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2-D to 3-D conversion: The future of medical imaging

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December 12, 2017
by Harold L. Bendelstein, MD, Director, Far Rockaway ENT, and CEO, 3D MCS, Medical Conversion System, Far Rockaway, N.Y.


Advances in computer software technology have spurred the creation of numerous devices with a myriad of capabilities. None is more striking than the progress in rendering images on monitors and video sources, especially in 3-D representations.

3-D advanced converter cutting-edge technology is a major breakthrough in this rapidly burgeoning field. 2-D to 3-D conversion is a mainstay of today's film industry. Hardly a major project is completed that does not undergo a 3-D conversion process for insertion into the public domain. While these activities yield remarkable 3-D visualization, they are constrained by the time involved in the process.

Engineering manipulations to create the 3-D effect can take months to perform, as the procedure requires a frame-by-frame transformation. Advanced 3-D conversion software development overcomes this limitation. Highly advanced and encrypted algorithms have been devised to allow the 2-D to 3-D conversion in high definition with medical-grade quality and accuracy in real time with no lag.

This technology is the present state of the art in visual effects. It merely requires the input of any digital source of 720 pixels or greater to allow the software to engage effectively. Today's electronic market manufactures virtually all units at this threshold or beyond. This capability allows for conversion of virtually any input that can be digitally infused. Images derived from laptops, pictorial representations, videos, and direct camera renderings of surgical procedures can all be easily converted into 3-D. In otolaryngology, this would include images from functional endoscopic sinus surgery procedures, laryngoscopies, strobe analysis, ear surgeries, and other procedures.

Beyond this, an otolaryngologist in his/her office can record surgical or diagnostic procedures in 2-D and perform post-analysis in 3-D visualizations. Even computed tomography and magnetic resonance images are currently being studied for the feasibility of their manipulation under this conversion system.

Some major companies have developed dual-lens system devices. Their basic mechanism requires a mandatory apparatus with two lenses for stereopsis. Such a construct may allow 3-D images to be formatted, but nothing more. The equipment must be large enough to accommodate a double amount of lensing hardware. Small-bore or any single-lens source simply cannot be utilized, and there is no capacity to modify digital sources for 3-D visual effects on any dual-lens system. Moreover, such units require dedicated equipment and specific endoscopic and camera systems, which make the cost prohibitive for the average practitioner.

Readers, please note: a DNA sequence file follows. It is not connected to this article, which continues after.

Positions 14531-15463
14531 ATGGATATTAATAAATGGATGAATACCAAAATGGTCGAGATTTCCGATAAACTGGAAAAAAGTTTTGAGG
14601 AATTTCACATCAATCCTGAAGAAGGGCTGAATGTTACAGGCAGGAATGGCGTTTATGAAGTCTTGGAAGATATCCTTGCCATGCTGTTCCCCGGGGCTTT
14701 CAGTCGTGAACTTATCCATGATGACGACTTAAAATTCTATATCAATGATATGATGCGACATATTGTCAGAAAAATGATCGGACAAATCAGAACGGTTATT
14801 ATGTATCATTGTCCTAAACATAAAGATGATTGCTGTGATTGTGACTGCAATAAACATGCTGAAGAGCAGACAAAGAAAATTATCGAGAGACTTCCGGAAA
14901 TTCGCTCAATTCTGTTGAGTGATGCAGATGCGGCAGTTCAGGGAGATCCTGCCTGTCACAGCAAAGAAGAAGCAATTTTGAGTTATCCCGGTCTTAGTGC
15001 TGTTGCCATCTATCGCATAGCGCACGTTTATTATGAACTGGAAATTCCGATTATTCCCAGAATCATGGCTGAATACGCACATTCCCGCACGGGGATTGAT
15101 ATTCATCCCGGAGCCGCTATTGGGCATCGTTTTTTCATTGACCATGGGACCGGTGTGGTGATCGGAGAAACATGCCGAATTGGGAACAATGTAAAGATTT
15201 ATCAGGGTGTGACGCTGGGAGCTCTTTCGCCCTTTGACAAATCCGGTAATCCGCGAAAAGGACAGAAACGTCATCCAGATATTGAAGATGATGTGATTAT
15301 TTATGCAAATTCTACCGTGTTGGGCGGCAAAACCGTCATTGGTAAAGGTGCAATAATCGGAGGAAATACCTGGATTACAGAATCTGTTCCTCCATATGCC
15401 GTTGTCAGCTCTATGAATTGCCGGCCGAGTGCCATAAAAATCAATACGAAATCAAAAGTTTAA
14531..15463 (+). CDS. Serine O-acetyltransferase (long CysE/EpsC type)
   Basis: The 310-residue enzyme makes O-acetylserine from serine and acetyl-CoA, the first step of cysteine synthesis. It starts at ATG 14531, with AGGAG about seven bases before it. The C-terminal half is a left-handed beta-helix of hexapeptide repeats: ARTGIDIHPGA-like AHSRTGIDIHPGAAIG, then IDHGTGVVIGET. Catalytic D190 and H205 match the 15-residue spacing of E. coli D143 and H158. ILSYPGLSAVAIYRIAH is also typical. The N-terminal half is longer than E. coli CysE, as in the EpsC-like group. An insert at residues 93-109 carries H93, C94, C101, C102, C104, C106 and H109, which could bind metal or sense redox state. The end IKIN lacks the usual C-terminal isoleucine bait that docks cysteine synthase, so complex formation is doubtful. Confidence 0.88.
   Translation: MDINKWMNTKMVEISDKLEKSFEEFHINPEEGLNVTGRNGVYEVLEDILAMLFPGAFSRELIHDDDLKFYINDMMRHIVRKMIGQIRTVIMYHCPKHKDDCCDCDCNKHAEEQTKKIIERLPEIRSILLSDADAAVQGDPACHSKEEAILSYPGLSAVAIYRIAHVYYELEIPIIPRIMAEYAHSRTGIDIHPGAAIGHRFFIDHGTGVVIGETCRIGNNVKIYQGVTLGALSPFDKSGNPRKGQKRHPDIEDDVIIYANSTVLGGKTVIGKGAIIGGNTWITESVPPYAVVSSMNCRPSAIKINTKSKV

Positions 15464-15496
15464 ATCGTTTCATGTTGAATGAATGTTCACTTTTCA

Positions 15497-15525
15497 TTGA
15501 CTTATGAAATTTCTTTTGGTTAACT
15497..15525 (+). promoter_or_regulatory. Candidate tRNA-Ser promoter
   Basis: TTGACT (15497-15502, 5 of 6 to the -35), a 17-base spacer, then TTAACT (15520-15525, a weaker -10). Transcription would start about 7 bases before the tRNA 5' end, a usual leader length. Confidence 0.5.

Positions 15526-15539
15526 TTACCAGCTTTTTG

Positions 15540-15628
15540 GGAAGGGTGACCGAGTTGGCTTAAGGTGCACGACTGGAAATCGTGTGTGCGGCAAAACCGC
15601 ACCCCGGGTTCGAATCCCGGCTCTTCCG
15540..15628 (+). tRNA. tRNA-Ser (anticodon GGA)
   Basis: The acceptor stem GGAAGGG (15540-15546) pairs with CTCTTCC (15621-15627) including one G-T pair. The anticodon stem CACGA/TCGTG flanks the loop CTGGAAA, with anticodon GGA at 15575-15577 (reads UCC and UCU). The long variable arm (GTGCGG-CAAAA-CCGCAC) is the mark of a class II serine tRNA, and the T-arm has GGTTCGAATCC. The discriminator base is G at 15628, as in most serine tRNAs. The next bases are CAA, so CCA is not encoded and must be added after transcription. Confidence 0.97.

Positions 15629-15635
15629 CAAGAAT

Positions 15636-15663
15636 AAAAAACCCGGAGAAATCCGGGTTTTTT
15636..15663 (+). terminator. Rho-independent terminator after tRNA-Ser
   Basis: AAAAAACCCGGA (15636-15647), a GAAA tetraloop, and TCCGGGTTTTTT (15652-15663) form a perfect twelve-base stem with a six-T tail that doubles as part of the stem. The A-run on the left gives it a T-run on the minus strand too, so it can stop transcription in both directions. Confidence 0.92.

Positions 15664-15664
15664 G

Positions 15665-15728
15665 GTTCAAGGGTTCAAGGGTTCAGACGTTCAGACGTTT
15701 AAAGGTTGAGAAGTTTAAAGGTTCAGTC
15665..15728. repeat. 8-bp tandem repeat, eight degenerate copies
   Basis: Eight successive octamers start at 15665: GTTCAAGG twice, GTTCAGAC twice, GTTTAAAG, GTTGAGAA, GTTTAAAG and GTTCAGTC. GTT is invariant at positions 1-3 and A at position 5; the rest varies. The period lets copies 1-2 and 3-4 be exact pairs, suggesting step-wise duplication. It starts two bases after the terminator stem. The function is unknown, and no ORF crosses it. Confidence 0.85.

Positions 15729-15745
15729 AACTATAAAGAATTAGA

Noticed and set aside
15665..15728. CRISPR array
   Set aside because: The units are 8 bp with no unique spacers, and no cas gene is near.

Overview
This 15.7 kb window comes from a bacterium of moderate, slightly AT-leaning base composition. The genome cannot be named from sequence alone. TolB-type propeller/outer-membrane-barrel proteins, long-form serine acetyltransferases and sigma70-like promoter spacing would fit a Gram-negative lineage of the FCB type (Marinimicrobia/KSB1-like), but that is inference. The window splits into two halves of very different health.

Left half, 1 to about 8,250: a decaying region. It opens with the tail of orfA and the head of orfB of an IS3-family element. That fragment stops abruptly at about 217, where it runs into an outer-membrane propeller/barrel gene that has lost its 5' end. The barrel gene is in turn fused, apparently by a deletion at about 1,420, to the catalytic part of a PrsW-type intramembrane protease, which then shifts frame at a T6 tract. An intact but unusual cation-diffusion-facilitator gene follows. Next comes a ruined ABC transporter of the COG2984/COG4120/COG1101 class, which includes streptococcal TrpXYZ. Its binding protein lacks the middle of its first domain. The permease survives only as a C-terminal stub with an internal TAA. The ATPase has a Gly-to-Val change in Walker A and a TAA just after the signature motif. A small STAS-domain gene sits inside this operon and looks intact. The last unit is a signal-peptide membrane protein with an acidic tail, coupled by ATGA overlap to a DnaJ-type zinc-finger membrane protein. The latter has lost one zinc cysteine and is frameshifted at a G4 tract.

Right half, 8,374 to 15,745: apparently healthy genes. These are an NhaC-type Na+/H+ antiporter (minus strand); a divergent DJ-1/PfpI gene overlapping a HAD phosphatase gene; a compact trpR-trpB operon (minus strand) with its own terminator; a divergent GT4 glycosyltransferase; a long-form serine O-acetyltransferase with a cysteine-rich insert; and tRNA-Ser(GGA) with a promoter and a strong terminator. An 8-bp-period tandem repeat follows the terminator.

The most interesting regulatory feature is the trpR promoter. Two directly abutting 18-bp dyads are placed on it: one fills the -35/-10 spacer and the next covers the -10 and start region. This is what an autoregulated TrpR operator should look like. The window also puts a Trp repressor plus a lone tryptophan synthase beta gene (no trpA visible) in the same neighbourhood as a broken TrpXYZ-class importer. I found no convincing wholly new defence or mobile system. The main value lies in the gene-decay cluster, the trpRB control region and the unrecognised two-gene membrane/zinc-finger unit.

Several units on the market can yield 3-D imaging, but the author has founded a company that developed a more versatile advanced system for 2-D to 3-D rendering, offering advantageous parameters beyond those of present-day systems. The new system appears to have unique benefits, such as extreme independence from external influences and an unparalleled adaptability to a wide array of interfaces. In this regard, the new computer system technology functions with virtually all existing endoscopes, cameras, and digital sources.

There is growing research support for the use of 3-D technology for surgical, educational, and medical office activities. Studies have shown that in the performance of minimally invasive procedures, accuracy and two-point discrimination are greatly enhanced by 3-D representations. As such, surgical procedures and endoscopies with 3-D systems contribute to better task performance, speed, and accuracy.

Target acquisition studies have been used to confirm accuracy in mechanical procedures, and the results of using 3-D imagery have substantial advantages. 3-D advanced converter technology has potential advantages for many otolaryngologic procedures, and is now sufficiently affordable to permit wider use and more clinical research.



Suggested reading

  1. Buia A, Stockhausen F, Filmann N, Hanisch E. 3D vs. 2D imaging in laparoscopic surgery-an advantage? Results of standardised black box training in laparoscopic surgery. Langenbecks Arch Surg 2017; 402 (1): 167-71.
  2. Cicione A, Autorino R, Breda A, et al. Three-dimensional vs standard laparoscopy: Comparative assessment using a validated program for laparoscopic urologic skills. Urology 2013; 82 (6): 1444-50.
  3. Society of American Gastrointestinal and Endoscopic Surgeons. Real-time 2d-3d image converting software with a monocular small camera toward the lesser invasive laparoscopic surgery. www.sages.org/meetings/annual-meeting/abstracts-archive/real-time-2d-3d-image-converting-software-with-a-monocular-small-camera-toward-the-lesser-invasive-laparoscopic-surgery. Last accessed October 31, 2017.
  4. Tanagho YS, Andriole GL, Paradis AG, et al. 2D versus 3D visualization: Impact on laparoscopic proficiency using the fundamentals of laparoscopic surgery skill set. J Laparoendosc Adv Surg Tech A 2012; 22 (9): 865-70.
Department of Otolaryngology, New York Brooklyn Community Hospital, Weill-Cornell Medical Center, New York City
Ear Nose Throat J. 2017 December;96(12):450-451